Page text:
The athletes have gotten better, and the coaches have gotten creative with their strategies, so that means officials have to keep up with them through staying in shape and studying film from games.

“The game evolves. Athleticism of the kids is different. Today the kids are bigger, quicker, stronger and faster,” said Cartmell. “Teams get into you defensively so much more. The game has gotten too rough. There has been too much wrestling in the mid-majors.

“The last 10 years, post play has been an emphasis,” Cartmell said. “Back in the 1960s and 1970s, post players didn’t touch each other. You had a lot of guys making plays.”

That’s not the case today. And it becomes a fine line.

Washington coach Lorenzo Romar, right, argues with official Dick Cartmell in the first half against North Carolina State Sunday, Dec. 19, 2004, in Seattle. Washington upset the Wolfpack, 68-64. (AP Photo/Elaine Thompson) ELAINE THOMPSON AP

“You have to let them play without them beating the hell out of each other,” he said.

Last spring the physical and, perhaps more importantly, the mental grind started bothering Cartmell.

“The stress and travel of going through the season is tough,” he admitted. “And you’re so scrutinized now. Every play is scrutinized. Every game is on TV. So you’re dealing with all of that.”

With the opportunities of being second-guessed – whether by TV analysts, coaches, players, or official evaluators – it’s one long, big stress test.

“Some guys don’t really care about how they’re graded,” Cartmell said. “Still, if you care about being the best you can be, it just wears you out. I wanted to be perfect every game. Having to prove it every night. And I owed it to the game (to be perfect) every night.”

But no one is perfect.

Cartmell decided last spring it was time to stop and enjoy other things.

Teverbaugh story.jpg
A Richland reunion in November 2016, saw Dick Cartmell, left, officiate a game between Leon Rice’s (second from left) Boise State team and Northwest Christian, where Rice’s son Brock played. Second from the right is former Richland basketball coach Frank Teverbaugh. Courtesy of Leon Rice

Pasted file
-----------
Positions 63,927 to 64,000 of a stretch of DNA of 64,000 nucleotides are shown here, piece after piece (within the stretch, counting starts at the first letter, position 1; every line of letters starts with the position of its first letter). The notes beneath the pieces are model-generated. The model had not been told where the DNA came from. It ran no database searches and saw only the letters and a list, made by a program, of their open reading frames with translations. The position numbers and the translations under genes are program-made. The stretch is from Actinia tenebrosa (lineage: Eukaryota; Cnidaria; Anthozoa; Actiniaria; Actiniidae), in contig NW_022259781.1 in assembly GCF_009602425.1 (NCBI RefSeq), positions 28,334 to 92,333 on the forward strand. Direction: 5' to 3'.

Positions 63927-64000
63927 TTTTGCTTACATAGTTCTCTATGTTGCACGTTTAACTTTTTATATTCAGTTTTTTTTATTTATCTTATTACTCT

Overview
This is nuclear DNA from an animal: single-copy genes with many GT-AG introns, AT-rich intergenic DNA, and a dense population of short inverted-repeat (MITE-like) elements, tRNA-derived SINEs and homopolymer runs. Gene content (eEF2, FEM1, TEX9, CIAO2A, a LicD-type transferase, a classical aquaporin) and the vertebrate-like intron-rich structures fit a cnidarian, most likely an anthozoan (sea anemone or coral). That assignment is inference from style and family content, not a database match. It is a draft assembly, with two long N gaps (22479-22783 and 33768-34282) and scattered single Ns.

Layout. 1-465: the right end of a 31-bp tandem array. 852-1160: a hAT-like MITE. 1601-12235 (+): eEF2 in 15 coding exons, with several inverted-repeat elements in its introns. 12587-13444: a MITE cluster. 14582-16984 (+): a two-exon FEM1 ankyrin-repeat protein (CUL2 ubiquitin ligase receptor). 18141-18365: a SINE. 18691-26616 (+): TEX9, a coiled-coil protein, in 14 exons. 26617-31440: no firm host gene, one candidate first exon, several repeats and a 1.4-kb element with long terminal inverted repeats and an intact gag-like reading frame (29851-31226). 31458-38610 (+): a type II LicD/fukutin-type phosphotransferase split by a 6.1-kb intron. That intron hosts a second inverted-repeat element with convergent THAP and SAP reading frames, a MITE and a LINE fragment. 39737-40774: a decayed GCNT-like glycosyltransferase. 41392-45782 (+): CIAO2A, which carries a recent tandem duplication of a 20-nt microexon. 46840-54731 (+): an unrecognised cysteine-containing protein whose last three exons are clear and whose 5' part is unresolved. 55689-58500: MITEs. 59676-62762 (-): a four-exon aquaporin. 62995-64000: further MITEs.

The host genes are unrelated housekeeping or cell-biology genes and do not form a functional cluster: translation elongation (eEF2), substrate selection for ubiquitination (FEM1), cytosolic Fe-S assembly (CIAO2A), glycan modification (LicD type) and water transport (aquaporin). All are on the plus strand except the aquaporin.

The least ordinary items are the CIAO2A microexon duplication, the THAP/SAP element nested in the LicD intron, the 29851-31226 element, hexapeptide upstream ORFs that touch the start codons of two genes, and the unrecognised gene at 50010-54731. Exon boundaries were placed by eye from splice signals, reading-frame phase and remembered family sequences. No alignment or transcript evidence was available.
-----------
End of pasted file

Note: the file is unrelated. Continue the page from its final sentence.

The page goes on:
“I’ll have more time with my wife, my kids and my grandkids,” he said. “My wife and I can travel more.”

A scratch golfer, Cartmell can hit the golf courses more.

He hadn’t planned on working any games this fall/winter, but national coordinator Hank Nichols, whom Cartmell considers a dear friend, called him.

Nichols often assigned Cartmell over the years to top assignments, including working tournaments in Maui over Thanksgiving seven or eight times, where Cartmell could take his family.

“This time he asked me to work a new tournament in Ft. Myers, Fla., around Thanksgiving,” said Cartmell. “I did it for him. He’s the best. But I told him I’m retiring. I grabbed five of my buddies, played golf for three days, and reffed the tournament.”

Nichols got him to work one more game – last Saturday’s CBS Sports Classic, featuring Ohio State and UCLA, in Chicago.

And then Cartmell hung up his whistle, working just the three games this season.

Last Saturday, ESPN’s Jay Bilas sent out a Tweet to praise him.

NCAA official Dick Cartmell referees his last game at the Ohio State-UCLA basketball game. Courtesy Dick Cartmell

“Ohio State-UCLA is the last game of veteran official Dick Cartmell after almost three decades of dedicated service to this game,” Tweeted Bilas, the top college basketball analyst for ESPN. “Thank you Dick Cartmell, and congrats on a distinguished career!”

Into retirement, he’ll take with him some fond memories.

“Working the high-level regionals and finals were great,” he said. “I reffed 30 conference championship games, in the Pac-12, Big West and WCC (West Coast Conference). And of course the five Final Fours.”

But he’ll also miss the atmosphere, the coaches, players and fans.

“The excitement. The enthusiasm. Everybody cared. Everyone was into it,” Cartmell said. “You’re usually around successful people that cared. In college football and basketball there is so much more enthusiasm than the pro game.

“I am satisfied (with retiring). But I’ll miss this game.”

Jeff Morrow is the former sports editor for the Tri-City Herald.